Another Plastic Buddha by James William Gardner

Streams of headlights along highway
 

The truck stop parking lot reverberated with idling big diesel engines. The air smelled like sour urine. Randal Whitley stood by the open door of his cab smoking a cigarette and drinking his morning coffee. A stick of beef jerky and two chocolate donuts was all he’d had for breakfast, but that was usual. He seldom sat down to eat in the mornings. When he awakened he was wired and anxious to hit the road. It was drizzling rain in Tuscaloosa, a cool morning for the time of year. Usually it was already hot in … Continue reading Another Plastic Buddha by James William Gardner

Self, Expression by Anne Holzman


 

Anne Holzman is the 3rd place winner of Streetlight‘s 2020 Flash Fiction Contest   I hear you before I see you. I start working on arranging my face. There’s the ding-ding of the elevator, the door opening, your father’s voice. Your father is a good husband. He visits me every day, except once in a while he doesn’t come. On those days, the elevator doors open, and it isn’t him, and they open a while later and I can smell the supper cart and I know for sure he’s not coming. Those are hard days. … Continue reading Self, Expression by Anne Holzman

Erebus by Patrick Christie

Light barely penetrating through darkness
 

The Captain had not been himself ever since we extracted the frozen bird carcass from the ice. He had become withdrawn, seeking solitude, showing disinterest in his duties even as four of his men resided in the makeshift infirmary, coughing up blood all hours of the day.   The expedition had begun without incident. We departed from the Port of Bluff in New Zealand on the 3rd November and spent only five days caught in pack ice in our passage across the Ross Sea. We entered McMurdo Sound under sail and landed on Ross Island … Continue reading Erebus by Patrick Christie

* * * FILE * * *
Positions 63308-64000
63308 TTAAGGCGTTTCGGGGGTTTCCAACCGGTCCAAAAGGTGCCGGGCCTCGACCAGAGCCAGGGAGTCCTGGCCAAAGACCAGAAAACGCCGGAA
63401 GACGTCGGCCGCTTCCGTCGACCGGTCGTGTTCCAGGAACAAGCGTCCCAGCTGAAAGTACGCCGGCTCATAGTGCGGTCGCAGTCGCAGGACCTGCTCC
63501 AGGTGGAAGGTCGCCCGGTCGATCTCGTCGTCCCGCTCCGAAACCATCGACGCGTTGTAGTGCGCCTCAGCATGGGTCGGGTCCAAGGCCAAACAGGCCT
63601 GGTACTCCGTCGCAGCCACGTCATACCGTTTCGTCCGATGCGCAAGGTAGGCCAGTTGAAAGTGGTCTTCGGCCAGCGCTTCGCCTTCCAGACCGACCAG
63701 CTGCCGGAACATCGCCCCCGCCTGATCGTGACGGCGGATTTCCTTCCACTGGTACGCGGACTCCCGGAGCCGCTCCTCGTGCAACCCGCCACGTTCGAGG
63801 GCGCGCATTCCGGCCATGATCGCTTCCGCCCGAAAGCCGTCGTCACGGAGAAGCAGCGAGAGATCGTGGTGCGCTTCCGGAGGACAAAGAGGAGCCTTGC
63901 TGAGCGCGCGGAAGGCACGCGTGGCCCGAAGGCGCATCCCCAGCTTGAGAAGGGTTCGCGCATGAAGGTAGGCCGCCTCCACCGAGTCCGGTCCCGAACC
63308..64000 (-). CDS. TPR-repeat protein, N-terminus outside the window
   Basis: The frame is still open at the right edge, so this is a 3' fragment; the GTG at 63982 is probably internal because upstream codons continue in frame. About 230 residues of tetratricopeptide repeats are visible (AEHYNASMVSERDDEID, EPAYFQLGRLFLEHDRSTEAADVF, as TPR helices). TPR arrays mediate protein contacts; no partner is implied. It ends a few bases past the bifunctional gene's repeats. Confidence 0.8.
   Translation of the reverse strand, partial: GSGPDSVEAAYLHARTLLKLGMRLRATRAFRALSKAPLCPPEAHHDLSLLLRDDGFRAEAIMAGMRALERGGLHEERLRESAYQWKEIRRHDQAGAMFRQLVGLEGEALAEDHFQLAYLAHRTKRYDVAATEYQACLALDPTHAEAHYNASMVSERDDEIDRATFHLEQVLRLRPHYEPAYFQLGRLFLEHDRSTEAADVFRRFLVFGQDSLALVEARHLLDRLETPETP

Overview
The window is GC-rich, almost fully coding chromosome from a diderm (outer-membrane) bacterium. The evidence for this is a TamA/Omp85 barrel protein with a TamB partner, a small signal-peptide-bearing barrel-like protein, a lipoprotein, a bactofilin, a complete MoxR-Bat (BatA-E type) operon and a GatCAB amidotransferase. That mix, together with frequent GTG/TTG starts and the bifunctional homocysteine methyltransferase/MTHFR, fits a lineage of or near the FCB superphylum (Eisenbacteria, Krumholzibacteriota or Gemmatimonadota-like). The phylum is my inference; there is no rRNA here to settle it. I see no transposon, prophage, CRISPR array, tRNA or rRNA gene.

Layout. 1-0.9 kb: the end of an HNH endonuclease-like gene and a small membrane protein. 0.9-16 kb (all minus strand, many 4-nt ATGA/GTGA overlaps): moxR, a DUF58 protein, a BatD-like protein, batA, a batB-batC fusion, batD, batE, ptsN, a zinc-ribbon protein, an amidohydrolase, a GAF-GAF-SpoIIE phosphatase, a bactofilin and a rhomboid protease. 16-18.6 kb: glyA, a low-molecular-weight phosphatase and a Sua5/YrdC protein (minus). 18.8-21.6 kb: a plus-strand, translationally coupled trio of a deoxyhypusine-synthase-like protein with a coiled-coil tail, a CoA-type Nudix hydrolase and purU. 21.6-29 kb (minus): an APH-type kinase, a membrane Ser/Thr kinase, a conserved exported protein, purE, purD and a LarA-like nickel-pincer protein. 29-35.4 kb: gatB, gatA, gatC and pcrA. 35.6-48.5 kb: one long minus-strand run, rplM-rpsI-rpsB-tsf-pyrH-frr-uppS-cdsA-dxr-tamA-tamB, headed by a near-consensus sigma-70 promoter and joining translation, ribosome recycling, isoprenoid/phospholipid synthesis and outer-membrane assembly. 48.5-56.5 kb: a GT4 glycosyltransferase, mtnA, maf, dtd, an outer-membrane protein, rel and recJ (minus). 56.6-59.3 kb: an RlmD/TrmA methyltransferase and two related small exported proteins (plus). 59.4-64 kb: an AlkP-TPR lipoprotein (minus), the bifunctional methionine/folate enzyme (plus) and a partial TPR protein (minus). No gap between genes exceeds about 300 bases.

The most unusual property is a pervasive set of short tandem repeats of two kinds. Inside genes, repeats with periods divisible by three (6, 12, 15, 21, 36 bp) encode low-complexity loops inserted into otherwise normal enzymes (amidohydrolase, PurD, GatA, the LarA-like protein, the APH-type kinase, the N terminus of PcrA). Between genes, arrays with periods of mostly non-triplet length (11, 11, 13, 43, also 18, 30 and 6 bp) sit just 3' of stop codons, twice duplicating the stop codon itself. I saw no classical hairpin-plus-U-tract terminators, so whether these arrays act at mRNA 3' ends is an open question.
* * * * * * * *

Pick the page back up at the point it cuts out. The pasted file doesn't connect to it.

On Being Threatened with Hellfire in the Second Grade by Martha Woodroof

Silhouette of someone jumping in the air
 

My father was an atheist; my mother, an agnostic. My parents preached conscience and character to their two daughters instead of dogma. I grew up in Greensboro, N.C., a city with seven colleges. Outside of academic circles, however, society was rigidly constrained by the Bible Belt. Pictures of a blue-eyed, blond-haired Jesus were omnipresent. The judgmental Yahweh of the Old Testament thundered from a lot of Christian church pulpits on Sunday mornings. All my school friends went to Sunday School and church. As far as I could tell, the primary goal of their religious experience … Continue reading On Being Threatened with Hellfire in the Second Grade by Martha Woodroof

Next to Godliness by Sheila Longton

Bird's eye view of tractor
 

Sheila Longton is the 2nd place winner of Streetlight’s 2020 Flash Fiction Contest     What I remember of my mother is this: She is down on her hands and knees, crawling backwards along the hallway, scraping old wax from the hardwood boards with a hairpin. *** John Thompson lies in a bathtub. He lies in a bathtub, without water, and waits. He is eighteen. He lies in a bathtub thinking help won’t come in time, that he will die. Without finishing high school, without going to college, without ever becoming a rock star like … Continue reading Next to Godliness by Sheila Longton